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Concussions Could Be Coming ‘Round the Corner
Urgent care

Concussions Could Be Coming ‘Round the Corner

This article was originally published in Sept. 2021

Now that school is back in session, it’s time for America’s favorite sport: football. Is your child gearing up to play this season? Make sure you have everything you need to keep them safe.

Mouthguards—check. Shoulder pads and cleats—check. But what about a helmet?

A helmet is the best way to protect your child from serious injury. With football season starting, make sure to brush up on your knowledge of concussions in case of an unexpected head injury.

What is a Concussion?

A concussion is a traumatic brain injury that affects brain function caused by a blow to the head. The effects of a concussion are usually temporary. However, concussions can be frequent among those who play contact sports, including football.

Unlike other bodily injuries, concussions pose a seriously unique risk. Dr. Paul Southall, Chief Medical Officer at Fastpace Health, says. This is because of the unique composition of your skull.

Generally, your body can swell outwards to compensate for the inflammation and healing when you get an injury.

“Let’s say you get injured on your arm, and it swells,” Dr. Southall explains, “the skin will sort of protect you, but your arm could swell quite a bit, and it’d not be a major issue.”

But because your brain is enclosed in the hard bone of your skull, the same swelling cannot occur. As a result, when you get a concussion, there is limited space in the skull to expand. Thus, this swelling can cause dangerous consequences in other parts of the body, such as brain death, lack of mobility, and lack of breathing.

“Concussions are things that need to be taken seriously. They’re not something that you can just say ‘don’t worry about it,'” Dr. Southall says.

Look for These Symptoms

Immediate concussion symptoms include headache, dizziness, ringing in the ears, nausea, vomiting, fatigue and blurry vision. Someone may also experience unconsciousness, slurred speech, delayed response, dazed appearance and forgetfulness.

A concussed person may exhibit symptoms days after the injury. Later symptoms may include difficulty concentrating, personality changes, sensitivity to light and noise, sleep disturbances, depression, and sensory disorders. Other serious aftereffects include neurologic symptoms and experiencing confusion or amnesia surrounding the event.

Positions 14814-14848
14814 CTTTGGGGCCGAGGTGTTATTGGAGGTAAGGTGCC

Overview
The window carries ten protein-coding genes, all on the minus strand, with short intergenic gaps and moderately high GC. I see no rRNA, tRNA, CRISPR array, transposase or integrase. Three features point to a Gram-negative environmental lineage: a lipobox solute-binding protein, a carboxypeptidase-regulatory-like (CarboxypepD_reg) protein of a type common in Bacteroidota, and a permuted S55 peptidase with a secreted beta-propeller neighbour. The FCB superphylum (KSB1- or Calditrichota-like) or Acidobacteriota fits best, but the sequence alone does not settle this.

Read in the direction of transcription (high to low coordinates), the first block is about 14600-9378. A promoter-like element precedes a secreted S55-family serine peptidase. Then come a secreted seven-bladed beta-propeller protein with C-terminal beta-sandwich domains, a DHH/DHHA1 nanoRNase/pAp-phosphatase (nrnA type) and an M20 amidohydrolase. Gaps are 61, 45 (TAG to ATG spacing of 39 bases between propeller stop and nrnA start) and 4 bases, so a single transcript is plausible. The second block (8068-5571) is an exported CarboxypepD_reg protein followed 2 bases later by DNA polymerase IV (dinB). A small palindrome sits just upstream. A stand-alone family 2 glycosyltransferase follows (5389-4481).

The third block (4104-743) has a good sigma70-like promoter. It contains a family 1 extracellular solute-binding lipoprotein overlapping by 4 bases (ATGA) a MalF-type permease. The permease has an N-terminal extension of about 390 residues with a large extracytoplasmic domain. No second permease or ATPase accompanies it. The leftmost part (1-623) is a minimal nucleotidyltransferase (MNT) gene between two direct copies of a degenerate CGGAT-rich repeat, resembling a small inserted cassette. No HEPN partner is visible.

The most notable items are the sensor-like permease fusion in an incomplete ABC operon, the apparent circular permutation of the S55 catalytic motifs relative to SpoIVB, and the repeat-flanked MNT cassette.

Several risk factors increase one’s probability of getting concussed.

“If you’re older, you have a higher risk of problems with head injuries,” Dr. Southall explains. “If you take medicines that thin your blood, you have a higher risk of problems with head injuries.”

An MRI or cat scan will often determine if someone has contracted a concussion, especially if the individual has a history of heat-related injuries. However, it may not be required in all cases. Tests such as IMPACT (Immediate Post-Concussion Assessment and Cognitive Testing) and the Canadian CT Head Scan Score are essential tools providers use to assist in diagnosing a concussion in your child.

Healing After a Concussion

If an individual is concussed, they should refrain from physically strenuous activities until their symptoms are completely gone. This premature re-entry could potentially cause the injury to worsen.

“If you have a headache, it needs to be resolved. If you have dizziness, it needs to be resolved. If you’re nauseated, it needs to be resolved,” Southall says. “All that needs to be completely resolved before you even consider participating in any sporting event or anything that potentially would re-injure your head.”

The recovery process can take anywhere from a few days to a few months. Dr. Southall says it is wise to gradually increase physical activity over time to ensure symptoms do not return.

“Once you’re sure that that person is completely symptom-free and they’re not symptomatic with whatever activity that is, then that’s the time that they would be okay to restart participation”

As a former athlete, Dr. Southall says continuing to play sports after exhibiting signs of a concussion can be detrimental to one’s overall health. “I’m old enough to have played football and had injuries where I had a headache after an injury, and I’m not sure I did anything special.”

By increasing this knowledge and awareness, Dr. Southall wants young athletes to take the necessary precautions to prevent and treat concussions. He especially wants parents to understand these concepts to determine whether their children will participate in sports.

“I think using the proper equipment, recognizing the symptoms, and understanding that you know the timing of the return is important,” he says. “Those are the three important points things that I would advise you to remember.”

Preparing for the Season

Parents are highly encouraged to have their children undergo a sports physical before the start of their season. Fastpace Health offers sports physicals with no appointment for $25.

Athletes under 18 must have their examination form filled out and signed by a parent or guardian before the exam.

Physicals are valid for one year, depending on the sport. However, if a patient has had multiple concussions in a short time, they may need to be cleared by a neurologist to participate in their sport.